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South Korean Bonds Fall as BOK Leaves Rate Unchanged; Won Drops

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March 14 (Bloomberg) -- South Korea’s three-year government bond fell, prompting the yield to jump the most in a week, after the central bank left interest rates unchanged. The won dropped for a sixth day, its longest losing streak in 10 months.

The Bank of Korea kept its benchmark seven-day repurchase rate at 2.75 percent for a fifth month today in a decision predicted by 12 of 16 analysts surveyed by Bloomberg. Four forecast a 25 basis point cut, after similar moves at reviews in July and October. Incoming Finance Minister Hyun Oh Seok said the economy may not achieve the 3 percent growth rate forecast by the government, the Associated Press reported yesterday.

“Some investors offloaded their bond holdings on disappointment after the BOK’s rate decision,” said Kong Dong Rak, a strategist at Hanwha Securities Co. in Seoul. “But we will have to wait and see what indication the central bank will give in relation to the incoming finance minister’s view on the economy.”

The yield on the 2.75 percent bonds due December, 2015 rose three basis points to 2.63 percent at 10:20 a.m. in Seoul, according to prices from Korea Exchange Inc. The Kospi index of shares fell 0.6 percent.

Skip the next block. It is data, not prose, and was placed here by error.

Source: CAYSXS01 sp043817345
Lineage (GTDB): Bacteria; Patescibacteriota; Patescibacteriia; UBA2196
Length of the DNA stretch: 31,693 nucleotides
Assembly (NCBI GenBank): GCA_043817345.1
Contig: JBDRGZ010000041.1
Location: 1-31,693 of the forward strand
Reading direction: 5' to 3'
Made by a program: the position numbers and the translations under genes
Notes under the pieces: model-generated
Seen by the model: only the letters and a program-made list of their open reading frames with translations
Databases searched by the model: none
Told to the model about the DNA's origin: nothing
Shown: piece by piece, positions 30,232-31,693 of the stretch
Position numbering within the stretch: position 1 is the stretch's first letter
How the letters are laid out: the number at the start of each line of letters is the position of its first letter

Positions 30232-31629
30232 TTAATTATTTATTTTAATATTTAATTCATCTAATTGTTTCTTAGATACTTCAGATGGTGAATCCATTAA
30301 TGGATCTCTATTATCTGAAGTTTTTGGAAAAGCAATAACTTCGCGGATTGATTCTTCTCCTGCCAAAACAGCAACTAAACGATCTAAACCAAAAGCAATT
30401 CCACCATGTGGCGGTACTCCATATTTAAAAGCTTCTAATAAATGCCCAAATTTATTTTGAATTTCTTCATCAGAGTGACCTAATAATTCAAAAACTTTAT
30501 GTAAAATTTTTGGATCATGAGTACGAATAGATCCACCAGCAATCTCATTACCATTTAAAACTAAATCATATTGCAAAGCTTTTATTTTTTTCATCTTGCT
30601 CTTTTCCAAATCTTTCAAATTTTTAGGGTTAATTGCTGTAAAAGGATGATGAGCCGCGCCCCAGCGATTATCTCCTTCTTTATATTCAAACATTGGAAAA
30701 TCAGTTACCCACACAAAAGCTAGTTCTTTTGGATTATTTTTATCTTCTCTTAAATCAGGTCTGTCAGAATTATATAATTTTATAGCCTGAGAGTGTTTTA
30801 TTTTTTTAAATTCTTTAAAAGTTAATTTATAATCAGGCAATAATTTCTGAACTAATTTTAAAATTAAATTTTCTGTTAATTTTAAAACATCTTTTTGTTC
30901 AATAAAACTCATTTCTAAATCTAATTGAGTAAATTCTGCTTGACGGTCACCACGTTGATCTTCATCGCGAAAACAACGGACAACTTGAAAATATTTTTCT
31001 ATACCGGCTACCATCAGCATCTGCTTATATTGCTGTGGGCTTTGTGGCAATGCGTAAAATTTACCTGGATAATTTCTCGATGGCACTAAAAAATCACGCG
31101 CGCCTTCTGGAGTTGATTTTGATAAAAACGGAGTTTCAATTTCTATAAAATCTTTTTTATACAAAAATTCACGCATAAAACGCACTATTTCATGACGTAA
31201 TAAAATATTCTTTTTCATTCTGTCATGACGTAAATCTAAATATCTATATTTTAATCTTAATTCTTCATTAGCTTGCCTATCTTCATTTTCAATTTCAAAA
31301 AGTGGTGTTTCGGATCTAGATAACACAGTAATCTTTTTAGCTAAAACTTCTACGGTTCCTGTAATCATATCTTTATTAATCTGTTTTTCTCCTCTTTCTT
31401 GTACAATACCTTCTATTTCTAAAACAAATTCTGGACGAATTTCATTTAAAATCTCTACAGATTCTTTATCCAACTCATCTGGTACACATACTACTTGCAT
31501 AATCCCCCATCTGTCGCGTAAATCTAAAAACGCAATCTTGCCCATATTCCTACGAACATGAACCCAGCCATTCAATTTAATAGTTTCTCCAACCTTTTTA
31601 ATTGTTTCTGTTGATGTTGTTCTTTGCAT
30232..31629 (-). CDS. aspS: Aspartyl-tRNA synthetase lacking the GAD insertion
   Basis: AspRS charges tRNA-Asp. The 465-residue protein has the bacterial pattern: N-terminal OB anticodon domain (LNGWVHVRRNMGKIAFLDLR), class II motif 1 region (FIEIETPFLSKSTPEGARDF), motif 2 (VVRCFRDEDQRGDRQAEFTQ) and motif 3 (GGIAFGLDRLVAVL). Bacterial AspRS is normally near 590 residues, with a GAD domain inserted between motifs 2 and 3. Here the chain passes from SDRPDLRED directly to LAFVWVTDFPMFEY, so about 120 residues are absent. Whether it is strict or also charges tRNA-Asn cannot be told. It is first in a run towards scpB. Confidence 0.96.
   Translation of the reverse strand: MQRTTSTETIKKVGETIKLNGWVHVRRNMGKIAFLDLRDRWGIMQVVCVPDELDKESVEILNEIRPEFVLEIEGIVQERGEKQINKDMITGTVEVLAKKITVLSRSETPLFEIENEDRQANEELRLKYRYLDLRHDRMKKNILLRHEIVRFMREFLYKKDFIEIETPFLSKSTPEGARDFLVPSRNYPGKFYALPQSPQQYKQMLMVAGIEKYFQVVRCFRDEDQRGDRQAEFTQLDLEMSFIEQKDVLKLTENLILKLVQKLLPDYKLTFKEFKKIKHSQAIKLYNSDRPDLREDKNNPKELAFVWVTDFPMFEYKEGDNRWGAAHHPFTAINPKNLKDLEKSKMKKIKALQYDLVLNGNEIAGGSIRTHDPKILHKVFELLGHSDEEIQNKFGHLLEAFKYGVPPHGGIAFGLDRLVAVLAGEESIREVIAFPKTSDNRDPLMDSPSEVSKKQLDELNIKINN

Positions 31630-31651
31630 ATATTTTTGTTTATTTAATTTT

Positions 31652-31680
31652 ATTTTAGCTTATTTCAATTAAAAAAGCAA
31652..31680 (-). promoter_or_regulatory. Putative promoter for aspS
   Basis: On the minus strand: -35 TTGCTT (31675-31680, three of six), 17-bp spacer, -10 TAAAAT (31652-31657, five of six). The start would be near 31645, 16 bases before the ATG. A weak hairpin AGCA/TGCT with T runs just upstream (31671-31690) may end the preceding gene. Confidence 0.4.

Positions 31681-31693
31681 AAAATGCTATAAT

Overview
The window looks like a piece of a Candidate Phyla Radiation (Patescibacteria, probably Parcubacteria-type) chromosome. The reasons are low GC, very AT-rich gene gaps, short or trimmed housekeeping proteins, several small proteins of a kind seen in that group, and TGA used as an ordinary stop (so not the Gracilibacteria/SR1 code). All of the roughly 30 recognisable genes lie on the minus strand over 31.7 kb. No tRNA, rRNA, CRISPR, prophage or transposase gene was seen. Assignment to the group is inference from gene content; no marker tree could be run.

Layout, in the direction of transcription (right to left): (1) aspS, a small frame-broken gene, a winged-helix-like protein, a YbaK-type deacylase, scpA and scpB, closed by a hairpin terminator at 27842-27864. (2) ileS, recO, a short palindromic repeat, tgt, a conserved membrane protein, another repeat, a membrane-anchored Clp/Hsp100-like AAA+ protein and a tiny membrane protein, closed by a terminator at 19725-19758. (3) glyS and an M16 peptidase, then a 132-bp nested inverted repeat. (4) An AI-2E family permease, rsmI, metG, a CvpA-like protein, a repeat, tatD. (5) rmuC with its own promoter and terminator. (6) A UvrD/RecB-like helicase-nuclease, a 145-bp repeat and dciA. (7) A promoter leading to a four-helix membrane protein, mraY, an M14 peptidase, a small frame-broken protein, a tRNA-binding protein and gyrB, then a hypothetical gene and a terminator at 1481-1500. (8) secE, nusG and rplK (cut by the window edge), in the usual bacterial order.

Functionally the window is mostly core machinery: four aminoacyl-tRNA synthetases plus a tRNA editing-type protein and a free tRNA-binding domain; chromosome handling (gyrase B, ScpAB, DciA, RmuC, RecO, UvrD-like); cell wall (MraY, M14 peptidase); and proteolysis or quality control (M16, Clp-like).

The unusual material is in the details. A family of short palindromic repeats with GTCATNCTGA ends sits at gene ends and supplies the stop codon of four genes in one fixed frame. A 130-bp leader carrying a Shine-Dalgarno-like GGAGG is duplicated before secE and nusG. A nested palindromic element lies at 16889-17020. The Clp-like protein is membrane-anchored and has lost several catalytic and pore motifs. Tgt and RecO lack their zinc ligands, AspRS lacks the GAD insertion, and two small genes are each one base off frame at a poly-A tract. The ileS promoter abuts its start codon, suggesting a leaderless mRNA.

President Park Geun Hye, who took office on Feb. 25, is grappling with North Korean tensions, yen weakness that aids export rivals in Japan, and a drag on consumption from elevated household debt. Hyun told lawmakers yesterday that “short-term policy support” is needed for the economy.

The won fell 0.5 percent to 1,102.44 per dollar in Seoul, according to data compiled by Bloomberg. The run of losses is the longest since May 16, 2012. One-month implied volatility for the won, a measure of expected moves in the exchange rate used to price options, rose 42 basis points, or 0.42 percentage point, to 8.48 percent.

Hyun also told lawmakers yesterday that the country needs to be “cautious” about introducing any taxes on foreign-exchange transactions as imposing levies on trading may hamper capital inflows.

To contact the reporter on this story: Kyoungwha Kim in Singapore at kkim19@bloomberg.net

To contact the editor responsible for this story: James Regan at jregan19@bloomberg.net

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